Hacking, at least according to pop culture logic, appears incredibly arcane, as if a manuveure that can only be carried out only by the geekiest crew member partaking in an elaborate heist, or the largely ignored IT dude, pantomiming a hack with their fingers at the back of the office in the police headquarters. More than just a cyberpunk pastime for the hooded tech whiz, hacking in real life is probably a lot more measured and not usually as fast-paced as attempting to shut down a flurry of huge, red, aggressive-looking takedown notices in real time, all as the pulsating electronic music of The Prodigy gets blasted in the background.
The more deliberate—although perhaps less glamorous and dramatic—aspect of hacking is what I like about Midnight Protocol, a tech noir game that puts you in the shoes of a hacktivist named Data. The game begins simply enough, with you logging into your computer and introduced to your home screen, which you can check your emails, surf the intranet, purchase tools, programs, and malware kits on the dark web, and select from a litany of networks to hack into. You then discover a conspiracy involving a rival hacker named Kraken, all while trying to etch a living either as a black hat (non-ethical) or white hat (ethical) hacker.
Progressing through this storyline, however, involves quite a bit of hacking. Your old hacking crew will have your back by offering several contacts and jobs for you to earn credits with. These jobs usually revolve around breaking into networks, made up of several interconnected nodes that you’ll need to hop on to make your way towards your target. Your goals for these hacks vary—it can be stealing credits from a financial node, acquiring files from a database for a client, or simply breaking into the network to get rid of a specific virus or data—but these essentially function as turn-based combat.
You’re afforded two tries, in every round, to traverse through these nodes and make your way towards your target node, but there are several things you’ll need to look out for. Most networks will not be freely open to hacks, of course, so their security system will attempt to detect any unauthorised intruders (namely, you) every round, and eventually boot them out. One way is to employ some tools to make such detection tougher, allowing you to linger in the network longer.
At the same time, more heavily fortified networks will run their own anti-intrusion programs, so some strategy is necessary: would you devote your turns to installing tools that can remove these programs? Would you rather make a run for it, explore other options towards your goal, or adopt a more “wait-and-see” approach? There’s plenty of puzzle-solving and strategising involved, but resolving these challenges can feel very much like an adrenaline rush, especially in your attempts to unearth as many secrets and drain as many credits as humanly possible within the short time frame you’re usually given.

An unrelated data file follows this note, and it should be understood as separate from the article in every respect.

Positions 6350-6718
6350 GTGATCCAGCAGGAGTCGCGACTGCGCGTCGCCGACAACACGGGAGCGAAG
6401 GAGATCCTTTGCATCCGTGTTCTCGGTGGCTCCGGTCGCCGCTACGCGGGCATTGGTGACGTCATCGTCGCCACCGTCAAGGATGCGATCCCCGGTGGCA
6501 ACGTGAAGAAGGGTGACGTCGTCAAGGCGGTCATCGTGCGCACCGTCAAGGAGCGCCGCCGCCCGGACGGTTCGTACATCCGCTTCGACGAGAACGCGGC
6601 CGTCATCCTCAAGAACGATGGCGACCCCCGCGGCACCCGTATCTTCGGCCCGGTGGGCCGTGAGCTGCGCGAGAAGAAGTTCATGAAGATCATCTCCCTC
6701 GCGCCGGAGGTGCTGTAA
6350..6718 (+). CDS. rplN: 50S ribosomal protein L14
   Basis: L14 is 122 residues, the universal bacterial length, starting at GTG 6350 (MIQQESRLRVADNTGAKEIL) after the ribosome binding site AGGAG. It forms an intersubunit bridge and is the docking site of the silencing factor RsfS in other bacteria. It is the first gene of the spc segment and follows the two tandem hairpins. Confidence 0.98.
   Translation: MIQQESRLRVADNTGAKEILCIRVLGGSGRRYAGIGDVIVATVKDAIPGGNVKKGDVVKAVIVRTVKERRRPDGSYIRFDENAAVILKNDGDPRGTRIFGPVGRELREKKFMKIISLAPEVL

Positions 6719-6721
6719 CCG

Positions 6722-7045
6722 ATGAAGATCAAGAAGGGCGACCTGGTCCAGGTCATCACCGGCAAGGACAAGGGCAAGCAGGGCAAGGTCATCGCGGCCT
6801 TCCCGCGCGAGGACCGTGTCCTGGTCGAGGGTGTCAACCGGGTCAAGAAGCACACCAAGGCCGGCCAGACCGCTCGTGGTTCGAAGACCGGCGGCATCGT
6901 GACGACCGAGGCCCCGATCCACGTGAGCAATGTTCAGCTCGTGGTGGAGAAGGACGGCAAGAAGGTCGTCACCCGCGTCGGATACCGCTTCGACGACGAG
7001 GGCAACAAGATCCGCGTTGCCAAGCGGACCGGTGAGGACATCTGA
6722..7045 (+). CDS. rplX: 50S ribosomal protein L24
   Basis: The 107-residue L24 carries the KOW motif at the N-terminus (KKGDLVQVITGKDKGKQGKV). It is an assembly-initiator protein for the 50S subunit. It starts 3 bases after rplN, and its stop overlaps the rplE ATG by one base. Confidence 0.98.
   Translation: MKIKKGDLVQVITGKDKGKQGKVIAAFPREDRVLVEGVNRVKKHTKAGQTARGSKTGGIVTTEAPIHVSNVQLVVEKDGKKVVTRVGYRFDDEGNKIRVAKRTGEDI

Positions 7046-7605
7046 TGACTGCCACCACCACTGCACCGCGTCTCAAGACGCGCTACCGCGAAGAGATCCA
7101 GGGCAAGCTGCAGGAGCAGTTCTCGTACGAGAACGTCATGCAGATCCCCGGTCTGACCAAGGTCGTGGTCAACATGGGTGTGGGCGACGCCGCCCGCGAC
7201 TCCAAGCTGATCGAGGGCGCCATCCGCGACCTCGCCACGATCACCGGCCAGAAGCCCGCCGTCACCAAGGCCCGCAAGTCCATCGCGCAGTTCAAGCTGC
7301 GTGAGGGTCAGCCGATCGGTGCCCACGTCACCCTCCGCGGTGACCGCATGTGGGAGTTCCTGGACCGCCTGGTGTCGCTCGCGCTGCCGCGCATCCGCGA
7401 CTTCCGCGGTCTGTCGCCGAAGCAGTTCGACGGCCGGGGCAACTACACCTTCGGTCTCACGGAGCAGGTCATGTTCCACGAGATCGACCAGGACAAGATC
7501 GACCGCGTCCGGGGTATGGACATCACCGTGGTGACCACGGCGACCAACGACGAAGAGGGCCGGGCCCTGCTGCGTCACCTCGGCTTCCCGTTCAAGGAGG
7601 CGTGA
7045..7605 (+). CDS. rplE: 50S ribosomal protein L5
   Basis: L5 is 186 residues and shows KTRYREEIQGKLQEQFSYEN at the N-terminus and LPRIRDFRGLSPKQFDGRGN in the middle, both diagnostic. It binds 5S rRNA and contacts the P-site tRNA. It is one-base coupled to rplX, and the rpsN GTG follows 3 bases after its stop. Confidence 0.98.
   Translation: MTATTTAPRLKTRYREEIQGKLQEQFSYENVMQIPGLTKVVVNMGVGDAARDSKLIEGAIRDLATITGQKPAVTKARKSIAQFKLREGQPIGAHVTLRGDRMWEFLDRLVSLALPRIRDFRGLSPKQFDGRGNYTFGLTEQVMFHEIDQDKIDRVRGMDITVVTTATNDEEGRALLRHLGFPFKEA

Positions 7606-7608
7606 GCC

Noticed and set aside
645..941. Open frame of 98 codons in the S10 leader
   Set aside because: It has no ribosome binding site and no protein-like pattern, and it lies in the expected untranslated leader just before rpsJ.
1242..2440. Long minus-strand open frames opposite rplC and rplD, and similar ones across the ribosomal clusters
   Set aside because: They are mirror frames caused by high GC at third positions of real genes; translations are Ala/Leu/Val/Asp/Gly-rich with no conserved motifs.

Yet, what’s still awesome about these hacking challenges is that these are all being carried out via your keyboard, which means you’ll be physically keying in commands to execute them. These commands aren’t particularly difficult to memorise (and there’s actually a help menu you can access any time), but what makes these moves feel so invigorating is that you’ll still feel every bit like a pop culture cyberpunk hacker, all by tap-tap-tapping away at your keyboard, executing malware and defensive moves. Midnight Protocol’s interface don’t look particularly eye-catching at first glance, and you definitely won’t be sending a cascade of 0s and 1s streaming down the screen, but that’s part of the game’s minimalist appeal; you won’t feel like you’re just playing at hacking, but that you’re actually capable of doing the deed itself.
Cyberpunk games are dime a dozen these days, but there aren’t many titles that exemplify the crux of the genre through the singular act of hacking, be it used to amplify the very human concerns of surviving a tech dystopia, or employed as a metaphor to highlight the societal transgressions that are taking place in our real world. In many of these cyberpunk titles, hacking is reduced to a mere mini game, arbitrarily included to add more of a tech noir slant to these worlds. But in Midnight Protocol, hacking becomes an active display of subversion, the key to accentuating the atmosphere of moral decay amidst the glimmer of technological progress. It also makes hacking seem effortlessly cool.
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